Rich and powerful to the point of arrogance, when it cannot beat the
competition, Globo simply buys it. It has happened time and again. Besides that, Roberto
Marinho, the nonagenarian owner of the conglomerate Globo media empire has become a
kingmaker. Marinho’s backing was instrumental in the victory of Fernando Collor de Mello
for the presidency in 1989 and again in the election of sitting President Fernando
By Brazzil Magazine
I am a black American woman who happens to be very light skinned. My father has an
African and indigenous background, and my mother is Okinawan Japanese. Many Brazilians
also share this background. I think that racism is as much as a problem in America as it
is in Brazil. My experience hasn’t been with obvious racism. Whites think of me as exotic,
and trendy while other blacks resent my paleness and are rather unfriendly. In any case,
my skin color is always an issue.
I was shocked by the mother in the article ("Black Hole," November 1999) who
claimed that she wanted to purify the family blood line. That was when I was forced to
confront my own issues of racism. Whenever I pictured myself marrying, it was never with a
dark black man, it was always someone at least as pale as myself. I won’t even walk out of
the house without applying sunscreen, as if to protect my precious pale skin. I had always
denied my own prejudices, so this article was like a slap in the face. Thank you for that.
I deserved it.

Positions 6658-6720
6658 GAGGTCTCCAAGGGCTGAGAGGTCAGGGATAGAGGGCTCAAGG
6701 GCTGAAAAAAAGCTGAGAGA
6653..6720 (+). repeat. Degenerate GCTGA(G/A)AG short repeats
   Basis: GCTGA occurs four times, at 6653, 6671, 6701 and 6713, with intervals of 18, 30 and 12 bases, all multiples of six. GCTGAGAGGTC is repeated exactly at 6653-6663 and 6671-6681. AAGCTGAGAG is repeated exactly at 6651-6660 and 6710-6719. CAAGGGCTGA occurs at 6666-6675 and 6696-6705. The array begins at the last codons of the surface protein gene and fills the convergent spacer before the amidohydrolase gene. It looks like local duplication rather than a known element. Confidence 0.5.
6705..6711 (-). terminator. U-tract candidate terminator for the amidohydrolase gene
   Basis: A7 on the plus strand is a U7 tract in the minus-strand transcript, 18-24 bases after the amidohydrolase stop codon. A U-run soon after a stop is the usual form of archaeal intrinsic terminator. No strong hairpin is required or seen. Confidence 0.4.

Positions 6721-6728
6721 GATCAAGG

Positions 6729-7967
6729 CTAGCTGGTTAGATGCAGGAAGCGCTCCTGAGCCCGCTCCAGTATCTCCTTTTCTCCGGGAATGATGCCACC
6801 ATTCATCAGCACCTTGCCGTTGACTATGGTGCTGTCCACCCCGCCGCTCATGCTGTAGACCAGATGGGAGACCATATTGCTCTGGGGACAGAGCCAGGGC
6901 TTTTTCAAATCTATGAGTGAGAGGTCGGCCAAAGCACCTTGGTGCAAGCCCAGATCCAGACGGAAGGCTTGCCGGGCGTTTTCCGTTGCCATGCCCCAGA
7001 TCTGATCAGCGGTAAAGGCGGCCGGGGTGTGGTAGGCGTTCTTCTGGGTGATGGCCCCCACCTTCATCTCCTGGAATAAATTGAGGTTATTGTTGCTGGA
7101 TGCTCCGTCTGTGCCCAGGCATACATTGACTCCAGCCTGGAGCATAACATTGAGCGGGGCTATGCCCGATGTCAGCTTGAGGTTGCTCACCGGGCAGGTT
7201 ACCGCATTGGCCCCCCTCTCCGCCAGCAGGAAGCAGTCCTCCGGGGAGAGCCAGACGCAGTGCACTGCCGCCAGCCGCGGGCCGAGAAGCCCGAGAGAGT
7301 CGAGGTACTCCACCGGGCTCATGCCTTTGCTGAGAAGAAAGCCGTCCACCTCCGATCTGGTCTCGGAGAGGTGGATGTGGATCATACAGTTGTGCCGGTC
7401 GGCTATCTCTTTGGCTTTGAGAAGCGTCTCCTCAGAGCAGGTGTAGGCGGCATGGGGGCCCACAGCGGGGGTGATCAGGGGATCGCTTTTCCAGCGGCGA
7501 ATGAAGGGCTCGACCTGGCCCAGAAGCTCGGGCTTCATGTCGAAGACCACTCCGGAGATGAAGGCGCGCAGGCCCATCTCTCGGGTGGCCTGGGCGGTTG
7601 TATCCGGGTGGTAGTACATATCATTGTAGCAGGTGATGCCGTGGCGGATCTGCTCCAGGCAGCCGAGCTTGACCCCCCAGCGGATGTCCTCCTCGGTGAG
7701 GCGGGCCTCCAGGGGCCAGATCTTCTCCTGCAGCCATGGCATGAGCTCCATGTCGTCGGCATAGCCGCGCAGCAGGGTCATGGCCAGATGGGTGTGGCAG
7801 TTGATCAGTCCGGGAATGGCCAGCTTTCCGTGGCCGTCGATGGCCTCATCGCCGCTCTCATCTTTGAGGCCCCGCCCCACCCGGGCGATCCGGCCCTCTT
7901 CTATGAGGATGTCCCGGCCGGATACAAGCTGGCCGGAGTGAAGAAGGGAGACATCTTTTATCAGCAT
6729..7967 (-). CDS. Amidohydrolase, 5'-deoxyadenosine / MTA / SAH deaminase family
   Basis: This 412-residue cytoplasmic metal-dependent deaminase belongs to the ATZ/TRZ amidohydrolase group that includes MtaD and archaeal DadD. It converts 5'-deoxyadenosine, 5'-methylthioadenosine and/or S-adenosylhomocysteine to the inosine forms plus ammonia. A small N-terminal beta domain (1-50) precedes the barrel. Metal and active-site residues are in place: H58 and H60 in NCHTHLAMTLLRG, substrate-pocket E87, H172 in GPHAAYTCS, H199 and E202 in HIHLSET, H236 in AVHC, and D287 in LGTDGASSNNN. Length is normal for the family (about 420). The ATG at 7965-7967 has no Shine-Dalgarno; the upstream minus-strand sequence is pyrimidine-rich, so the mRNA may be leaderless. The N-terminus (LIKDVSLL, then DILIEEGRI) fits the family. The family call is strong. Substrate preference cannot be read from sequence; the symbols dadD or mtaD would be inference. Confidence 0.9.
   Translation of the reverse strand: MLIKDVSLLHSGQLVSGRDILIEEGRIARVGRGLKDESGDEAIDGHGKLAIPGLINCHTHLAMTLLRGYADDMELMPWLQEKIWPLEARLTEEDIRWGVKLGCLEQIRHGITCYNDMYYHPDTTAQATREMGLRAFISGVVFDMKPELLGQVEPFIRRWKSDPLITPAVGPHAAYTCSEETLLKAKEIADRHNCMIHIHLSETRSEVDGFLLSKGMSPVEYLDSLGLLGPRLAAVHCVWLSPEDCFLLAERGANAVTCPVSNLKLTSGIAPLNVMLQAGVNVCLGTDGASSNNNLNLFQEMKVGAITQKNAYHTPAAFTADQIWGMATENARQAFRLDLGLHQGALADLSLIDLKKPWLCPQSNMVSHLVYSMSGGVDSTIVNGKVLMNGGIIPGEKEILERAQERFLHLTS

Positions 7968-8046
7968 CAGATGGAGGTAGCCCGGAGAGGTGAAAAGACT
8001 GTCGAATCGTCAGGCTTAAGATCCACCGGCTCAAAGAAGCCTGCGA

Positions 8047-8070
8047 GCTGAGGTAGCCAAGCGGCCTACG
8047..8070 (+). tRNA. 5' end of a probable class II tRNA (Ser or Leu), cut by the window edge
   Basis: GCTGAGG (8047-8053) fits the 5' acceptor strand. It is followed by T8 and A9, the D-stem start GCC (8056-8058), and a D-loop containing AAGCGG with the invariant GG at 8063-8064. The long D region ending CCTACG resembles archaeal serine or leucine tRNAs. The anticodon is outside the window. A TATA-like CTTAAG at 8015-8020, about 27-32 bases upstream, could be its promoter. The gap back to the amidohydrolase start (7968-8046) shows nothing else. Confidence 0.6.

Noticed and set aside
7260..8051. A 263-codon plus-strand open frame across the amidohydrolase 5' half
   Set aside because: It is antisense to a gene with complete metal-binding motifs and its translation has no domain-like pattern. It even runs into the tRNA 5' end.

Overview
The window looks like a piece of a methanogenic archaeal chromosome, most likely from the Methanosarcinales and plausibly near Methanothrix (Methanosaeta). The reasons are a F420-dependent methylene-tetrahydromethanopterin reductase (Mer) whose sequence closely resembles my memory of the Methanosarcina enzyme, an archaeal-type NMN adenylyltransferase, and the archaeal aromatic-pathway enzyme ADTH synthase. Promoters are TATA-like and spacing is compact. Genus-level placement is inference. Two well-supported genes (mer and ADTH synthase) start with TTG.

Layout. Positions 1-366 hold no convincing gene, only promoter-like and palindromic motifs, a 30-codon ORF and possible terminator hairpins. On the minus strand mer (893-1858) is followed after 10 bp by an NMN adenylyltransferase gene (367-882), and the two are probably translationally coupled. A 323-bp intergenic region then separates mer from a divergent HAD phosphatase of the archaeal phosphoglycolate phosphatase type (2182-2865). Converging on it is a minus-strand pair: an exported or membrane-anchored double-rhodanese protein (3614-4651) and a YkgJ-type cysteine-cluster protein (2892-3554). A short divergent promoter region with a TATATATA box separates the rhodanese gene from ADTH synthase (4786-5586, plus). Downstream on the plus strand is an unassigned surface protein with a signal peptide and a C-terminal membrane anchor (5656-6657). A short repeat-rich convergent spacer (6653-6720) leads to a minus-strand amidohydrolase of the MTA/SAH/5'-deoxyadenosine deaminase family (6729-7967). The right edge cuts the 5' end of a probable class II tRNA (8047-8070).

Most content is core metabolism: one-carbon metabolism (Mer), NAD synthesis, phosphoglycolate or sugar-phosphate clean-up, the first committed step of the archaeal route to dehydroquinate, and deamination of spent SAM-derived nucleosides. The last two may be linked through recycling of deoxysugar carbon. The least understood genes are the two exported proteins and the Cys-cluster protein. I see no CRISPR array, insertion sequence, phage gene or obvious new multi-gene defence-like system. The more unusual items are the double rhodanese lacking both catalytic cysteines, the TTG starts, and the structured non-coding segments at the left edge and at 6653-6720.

I have read your article concerning the racial democracy myth. It was a fascinating
read. I am a Black British male who like many others (black or white) living in Britain
have always been given the impression that Brazil was the one through racial melting pot
in the world. I have sometimes suspected this not to be the case or even being too good to
For example, I remember a friend of mine who came back from the Carnaval in Brazil last
year and showed me a video he bought of the event. I remember thinking: where were all the
black people? My friend told me that there were blacks everywhere at the Carnaval. It
seemed that the video was edited to such an extent as to omit the Afro-Brazilians This I
It’s quite ironic that in Britainand pretty much the rest of Europewhen one
thinks of Brazil, the first impressions that come to mind are the joyous Carnavals that
seem to be celebrating racial harmony and Pelé, one of the great icons of the century. I
have always been drawn to Brazil as a land of exotic splendor, but I feel that like in